Love the Pain: The road to success is paved with lots of shit you will stub your toe on and some of these obstacles will be shame inducing and heart breaking. I’d like to sugar coat it but the rules insist on honestly. When you step into this mythical thing of an authentic life your friends and family may think you’re looking unstable and it may be true for a bit. Getting life right is expensive. You may find yourself quitting activities, jobs and relationships that once felt secure. But be patient with yourself and others who may think you’ve lost your mind. Ask for help when you need it from the ones who worry about you and love the pain because it is teaching you. Here are some ways to talk about it that helps us laugh:
• I’m so grateful for my epic failure just now—there is some quality learning happening.
• I’ve got some good suffering.
• Am I okay in this exact moment—am I safe? Okay how about this one?
• Am I in pain because something I wanted didn’t happen? Does it mean nothing I like will ever happen?
Reject Norms: Musician/philosopher Frank Zappa said, “Without deviation from the norm progress is not possible.” He meant this as a social commentary but it also applies as a personal one. When you do not question your own assumptions how will you know what thoughts are yours and which ones belong to a culture that you may or may not really fit with? This is a very exciting part of your new life. Start questioning and spend time with people with whom you think you have nothing in common. Throw yourself into the world. How? Associate with groups that aren’t in your background. I was raised Christian. If I didn’t start hanging out with atheists, Buddhists and Hindus I would not have discovered what actually spoke to me instead of what my mother taught me. Spend time collecting stories from people who are younger, older, richer, poorer and if you can, interview the homeless men and women on the corner. It’s fascinating to know how people become who they are in the moment.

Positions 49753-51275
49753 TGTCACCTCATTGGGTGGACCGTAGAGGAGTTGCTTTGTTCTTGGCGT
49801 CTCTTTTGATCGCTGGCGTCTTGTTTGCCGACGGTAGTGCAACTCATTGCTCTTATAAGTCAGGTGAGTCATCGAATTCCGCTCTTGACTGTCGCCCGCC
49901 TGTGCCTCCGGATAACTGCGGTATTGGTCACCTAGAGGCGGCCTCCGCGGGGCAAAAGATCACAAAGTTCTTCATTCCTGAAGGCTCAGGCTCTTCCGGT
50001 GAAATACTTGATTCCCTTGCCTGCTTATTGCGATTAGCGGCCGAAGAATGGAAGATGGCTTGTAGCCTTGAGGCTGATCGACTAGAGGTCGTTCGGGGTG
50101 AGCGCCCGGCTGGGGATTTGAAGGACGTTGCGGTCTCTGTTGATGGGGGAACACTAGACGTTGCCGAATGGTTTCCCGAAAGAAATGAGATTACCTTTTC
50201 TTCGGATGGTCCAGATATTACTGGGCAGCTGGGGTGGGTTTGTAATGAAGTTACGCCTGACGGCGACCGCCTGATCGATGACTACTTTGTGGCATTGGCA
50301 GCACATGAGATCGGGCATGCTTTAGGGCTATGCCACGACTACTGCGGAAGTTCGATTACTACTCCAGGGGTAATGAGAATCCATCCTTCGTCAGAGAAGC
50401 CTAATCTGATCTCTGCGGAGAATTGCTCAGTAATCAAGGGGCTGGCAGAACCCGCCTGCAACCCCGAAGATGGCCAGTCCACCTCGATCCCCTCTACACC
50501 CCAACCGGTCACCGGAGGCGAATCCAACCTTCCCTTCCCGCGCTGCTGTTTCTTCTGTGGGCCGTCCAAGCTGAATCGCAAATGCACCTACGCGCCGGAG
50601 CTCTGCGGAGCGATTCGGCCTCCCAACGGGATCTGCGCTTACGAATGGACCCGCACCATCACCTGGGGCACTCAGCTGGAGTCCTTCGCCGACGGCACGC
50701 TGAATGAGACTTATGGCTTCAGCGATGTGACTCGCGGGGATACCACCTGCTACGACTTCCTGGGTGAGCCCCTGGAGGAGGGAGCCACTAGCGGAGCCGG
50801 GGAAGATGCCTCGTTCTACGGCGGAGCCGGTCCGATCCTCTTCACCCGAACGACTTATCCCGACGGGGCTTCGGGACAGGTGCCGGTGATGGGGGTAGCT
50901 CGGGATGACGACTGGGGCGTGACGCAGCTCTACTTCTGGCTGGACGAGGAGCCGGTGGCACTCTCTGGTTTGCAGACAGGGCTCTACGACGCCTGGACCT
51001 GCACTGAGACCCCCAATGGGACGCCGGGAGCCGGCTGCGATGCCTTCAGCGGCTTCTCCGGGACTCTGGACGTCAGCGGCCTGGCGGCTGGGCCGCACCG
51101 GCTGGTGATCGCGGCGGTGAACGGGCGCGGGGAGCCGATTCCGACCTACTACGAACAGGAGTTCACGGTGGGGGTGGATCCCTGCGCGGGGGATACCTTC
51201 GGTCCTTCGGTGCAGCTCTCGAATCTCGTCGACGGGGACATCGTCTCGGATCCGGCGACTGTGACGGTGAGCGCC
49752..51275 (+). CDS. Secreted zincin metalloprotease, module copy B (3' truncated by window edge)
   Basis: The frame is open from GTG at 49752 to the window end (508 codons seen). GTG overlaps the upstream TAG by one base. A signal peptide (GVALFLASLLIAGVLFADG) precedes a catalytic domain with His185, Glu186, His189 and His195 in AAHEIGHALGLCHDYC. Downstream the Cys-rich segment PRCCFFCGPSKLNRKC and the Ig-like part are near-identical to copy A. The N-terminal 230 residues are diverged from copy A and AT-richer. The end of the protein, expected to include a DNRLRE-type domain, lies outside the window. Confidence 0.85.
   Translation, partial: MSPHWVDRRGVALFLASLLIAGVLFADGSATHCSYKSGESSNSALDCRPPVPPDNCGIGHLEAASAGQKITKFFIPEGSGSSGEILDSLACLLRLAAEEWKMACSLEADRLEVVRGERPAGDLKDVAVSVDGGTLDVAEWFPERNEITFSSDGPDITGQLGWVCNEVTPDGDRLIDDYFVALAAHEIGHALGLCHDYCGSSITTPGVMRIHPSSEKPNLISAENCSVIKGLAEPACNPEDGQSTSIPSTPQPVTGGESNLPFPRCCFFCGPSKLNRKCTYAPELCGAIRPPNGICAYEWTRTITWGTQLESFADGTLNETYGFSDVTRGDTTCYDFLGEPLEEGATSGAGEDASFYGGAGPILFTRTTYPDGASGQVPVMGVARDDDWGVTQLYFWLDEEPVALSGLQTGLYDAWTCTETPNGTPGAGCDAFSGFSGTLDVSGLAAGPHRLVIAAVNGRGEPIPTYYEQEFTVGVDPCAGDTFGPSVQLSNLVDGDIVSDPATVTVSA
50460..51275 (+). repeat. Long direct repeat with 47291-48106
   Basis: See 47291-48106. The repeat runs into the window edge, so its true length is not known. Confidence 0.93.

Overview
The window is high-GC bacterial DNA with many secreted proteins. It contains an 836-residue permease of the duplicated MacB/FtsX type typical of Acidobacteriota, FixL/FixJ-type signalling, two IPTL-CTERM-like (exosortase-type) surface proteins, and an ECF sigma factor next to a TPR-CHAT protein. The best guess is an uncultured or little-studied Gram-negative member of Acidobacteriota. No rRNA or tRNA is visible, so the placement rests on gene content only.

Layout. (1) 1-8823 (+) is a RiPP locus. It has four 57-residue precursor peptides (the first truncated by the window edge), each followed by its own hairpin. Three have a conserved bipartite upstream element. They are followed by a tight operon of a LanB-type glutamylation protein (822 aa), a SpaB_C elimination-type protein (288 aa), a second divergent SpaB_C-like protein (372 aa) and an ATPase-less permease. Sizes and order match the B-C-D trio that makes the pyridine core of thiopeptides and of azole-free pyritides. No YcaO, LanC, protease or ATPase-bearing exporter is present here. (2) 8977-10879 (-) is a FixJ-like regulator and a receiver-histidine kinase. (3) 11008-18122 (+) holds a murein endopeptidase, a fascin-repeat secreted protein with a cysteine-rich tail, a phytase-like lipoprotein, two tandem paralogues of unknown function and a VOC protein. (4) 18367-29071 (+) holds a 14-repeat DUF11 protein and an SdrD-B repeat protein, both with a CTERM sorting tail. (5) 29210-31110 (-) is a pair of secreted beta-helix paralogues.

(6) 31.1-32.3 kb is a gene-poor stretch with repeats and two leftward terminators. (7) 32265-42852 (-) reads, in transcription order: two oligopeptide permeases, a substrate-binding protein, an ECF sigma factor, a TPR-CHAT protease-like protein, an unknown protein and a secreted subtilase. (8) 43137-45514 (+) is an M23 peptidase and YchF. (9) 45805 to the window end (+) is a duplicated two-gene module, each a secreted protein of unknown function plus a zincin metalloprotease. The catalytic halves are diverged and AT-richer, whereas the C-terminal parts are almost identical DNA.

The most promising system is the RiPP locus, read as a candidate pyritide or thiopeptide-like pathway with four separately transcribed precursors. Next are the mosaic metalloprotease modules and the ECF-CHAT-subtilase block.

It’s Not About the Stuff: This piece is much harder than it sounds. We are taught to want things, that having things make us valid and valuable. When I suggested talking to the homeless people on the corner you might have winced or felt unsafe. Most are not dangerous, they just don’t have things. You don’t have to be scary to be really poor or chose to have few possessions but we’ve got this deeply ingrained in us. So long as we are intent on hanging on to material things we can get reliant on jobs or relationships that don’t feed the real us.
It’s Always Okay: It really is going to be okay. I used to worry I would be homeless. I had a recurring dream of sleeping in the park and being beaten in my sleep by strangers. That’s how powerfully afraid I was to change my life from being a media executive and married lady in the suburbs to a monk on very little income. But I did not die or suffer a beating. It turns out that I was right about my ability to re-build my life on more authentic soil and despite my fears and occasional yearning for the “good old days” I know it’s okay. In fact I’m better off as the real me.
Keep it Real: Now you know yourself, you are unafraid and you want a life that is as true as you can make it, so what is next? Aaron says, proceed with caution. Be clear on the sacrifices you will be making, be clear on the gains you will receive and try not to go to your happy place but stay on firm footing. This is not a new age authenticity but the kind that demands we drop our stories about who we are and into the truth of us. My guess is you’ll discover you are better than you thought when you see yourself without judgment and criticism.
In a few months my friend Aaron will be moving to San Francisco. His new place will have a roof top garden and views of the city from three angles so spectacular I had to look at his photos over and over. I can see him up there reading all his great books and writing some too.
Unlike Mary Shelley’s tragic Frankenstein, Aaron’s creation will be beloved then as he is now. The truth is most of us are cherished if we choose to see what’s real about us. His transformation is radical, mine is much less so and yours may be in the middle. But we are all meant to be us and be happy. That’s all—just those two things. Simple but not easy.
Now get out of here—go have fun!